On the Pain of Developing for Facebook

Posted by: on Nov 12, 2009 in Blog | Tags: , | 2 Comments

I’m in the last stages of building a site that integrates with Facebook. It includes a Facebook Connect component and a separate Facebook iframe application. In the hopes that some of my experience will help someone else out there, I will share some of my suffering and how I worked through it.

This is a Rails 2.3 application, using the Facebooker gem, version 1.0.54.

Safari, iframes, and cookies.

Chances are high you’ve found this page via search, and that you are desperate to find a solution to allow your Rails sessions to carry over from page #1 of your iframe application to page #2 and beyond. Will Henderson has a solution when your Rails application uses the ActiveRecord session store, but new Rails applications use the cookie store. There is no session to retrieve from the database; passing a row ID with links doesn’t help.

I am fortunate that my iframe application has a splash screen, with only one useful link on it, to start the “real” application. I append every fb_sig parameter from the current request to the link. Once the user clicks that link, the iframe no longer falls under Safari’s 3rd party cookie policy, and so the next page can set cookies. Because all of the fb_sig parameters are there, Facebooker gives precedence to them, recreating the Facebook session without consulting cookies (which either don’t exist or are stale).

<%= link_to 'Start the app', params.merge(:action => :app) %>

Now, your app doesn’t always get these. When the application is first installed, you won’t get the fb_sig parameters. In this case, I force a redirect:

unless params[:fb_sig_ss]
  redirect_to "http://#{Facebooker.canvas_server_base}/#{Facebooker.facebooker_config['canvas_page_name']}/"


Facebooker’s Rack middleware trashes your params.

Facebooker includes a piece of Rack middleware that automatically validates the signature on fb_sig parameters, and aborts the request if the signature isn’t valid. This works great on the initial request, but fails on the second request, with exactly the same parameters.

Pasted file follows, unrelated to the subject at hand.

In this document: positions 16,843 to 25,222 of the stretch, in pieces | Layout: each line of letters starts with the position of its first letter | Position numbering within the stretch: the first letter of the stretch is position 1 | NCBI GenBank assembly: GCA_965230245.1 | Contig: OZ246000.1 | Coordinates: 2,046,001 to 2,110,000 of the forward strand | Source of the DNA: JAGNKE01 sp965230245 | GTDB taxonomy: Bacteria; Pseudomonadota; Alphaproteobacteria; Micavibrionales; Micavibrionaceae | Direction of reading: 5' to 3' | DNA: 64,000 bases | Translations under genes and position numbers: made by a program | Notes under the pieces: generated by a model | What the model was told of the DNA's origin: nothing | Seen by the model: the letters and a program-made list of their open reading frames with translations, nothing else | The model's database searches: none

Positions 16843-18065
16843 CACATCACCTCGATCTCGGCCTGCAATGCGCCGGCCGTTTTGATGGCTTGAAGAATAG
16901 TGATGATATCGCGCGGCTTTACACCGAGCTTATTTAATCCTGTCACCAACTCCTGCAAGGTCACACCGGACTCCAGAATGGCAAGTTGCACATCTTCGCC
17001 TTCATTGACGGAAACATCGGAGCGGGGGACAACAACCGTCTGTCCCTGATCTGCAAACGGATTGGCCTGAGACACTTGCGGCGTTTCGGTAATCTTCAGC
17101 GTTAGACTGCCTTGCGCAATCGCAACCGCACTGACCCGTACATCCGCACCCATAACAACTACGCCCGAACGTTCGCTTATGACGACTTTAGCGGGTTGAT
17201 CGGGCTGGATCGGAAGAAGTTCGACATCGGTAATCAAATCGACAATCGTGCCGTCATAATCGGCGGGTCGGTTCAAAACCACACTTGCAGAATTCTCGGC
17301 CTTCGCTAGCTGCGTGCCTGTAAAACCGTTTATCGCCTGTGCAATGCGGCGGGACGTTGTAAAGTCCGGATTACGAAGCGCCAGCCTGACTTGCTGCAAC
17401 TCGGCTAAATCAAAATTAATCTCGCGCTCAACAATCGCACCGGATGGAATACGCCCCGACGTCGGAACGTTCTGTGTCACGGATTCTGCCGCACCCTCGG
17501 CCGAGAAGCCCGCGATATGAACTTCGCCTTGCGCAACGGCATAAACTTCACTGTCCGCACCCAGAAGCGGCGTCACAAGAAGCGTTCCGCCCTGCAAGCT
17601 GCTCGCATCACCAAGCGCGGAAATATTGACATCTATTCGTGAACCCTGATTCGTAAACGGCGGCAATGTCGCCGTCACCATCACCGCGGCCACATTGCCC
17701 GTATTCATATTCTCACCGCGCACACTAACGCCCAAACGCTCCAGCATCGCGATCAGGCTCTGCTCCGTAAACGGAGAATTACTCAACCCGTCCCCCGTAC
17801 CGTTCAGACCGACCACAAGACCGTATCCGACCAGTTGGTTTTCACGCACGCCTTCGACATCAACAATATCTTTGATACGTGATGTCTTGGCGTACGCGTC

The culprit is near the bottom of Facebook#call, in rack/facebook.rb, where it calls convert_parameters!. This method is trying to be helpful, turning things like Unix time_t into Ruby Time instances. If you are trying to pass these parameters along in a link, Time.to_s is not a Unix time_t, and so the signature validation will fail, and you’re screwed.

Pre-Rails 2.3, there is no Rack middleware, and signature validation happens in another part of the Facebooker gem, which does not trash the original params. It does the same conversion, but on a copy. As near as I can tell, calling convert_parameters! is unnecessary, and commenting it out solves my problem. When Safari loads page #2, Facebooker creates its session, which can be stored in the Rails session, using the cookie store.

Reconstituting a Facebook session in Flash.

The bulk of this iframe application is actually written in Flash. Every Facebook application has an App ID (essentially a public key) and a secret key. The secret key must never be allowed outside your organization or people can fake API requests from your application. Embedding your secret key in a Flash SWF is therefore not an option, because a SWF can be decompiled. Facebook’s solution to this is the session secret, passed as fb_sig_ss.

According to Adobe’s ActionScript 3.0 Client Library for Facebook API reference, one can use the FacebookSessionUtil class to recreate a session using only the public key and the session secret. This is not true. I have to pass in all of the fb_sig parameters to Flash in order to make it work. However you start your Flash content, FlashVars must include:

<%= params.collect { |k,v| "#{k}=#{v}" if k.starts_with?("fb_sig")}.compact.join("&") %>

A refreshed page lags a “logged-in” state change until refreshed a second time.

When a user logs out of Facebook and refreshes your Facebook Connect web site, it doesn’t reflect the user’s “logged-in” state change until another refresh. You can automate this and have the page refresh itself when necessary:

<% init_fb_connect 'XFBML', :app_settings => '{"reloadIfSessionStateChanged":true}' do %>
  FB.ensureInit(function() {
    FB.Connect.get_status().waitUntilReady(function(status) {
      switch (status) {
        case FB.ConnectState.connected:
        case FB.ConnectState.appNotAuthorized:
        case FB.ConnectState.userNotLoggedIn:
<% end %>

There are actually two parts to this trick. First, :app_settings => '{"reloadIfSessionStateChanged":true}' triggers the automatic refresh.

Second, if you have some common part of your layout that switches on a user’s Facebook status, this precludes your use of page caching. For an otherwise static page, this is a real sacrifice. To work around this, I include both sets of mark-up, classed with either “fbConnectLoggedIn” or “fbConnectLoggedOut”, and invoke Prototype’s show() or hide() on them as part of the Facebook Connect initialization. As long as you are careful to use XFBML tags that don’t require actual values from a Facebook session (e.g. <fb:name uid="loggedinuser" ...>), this works very well.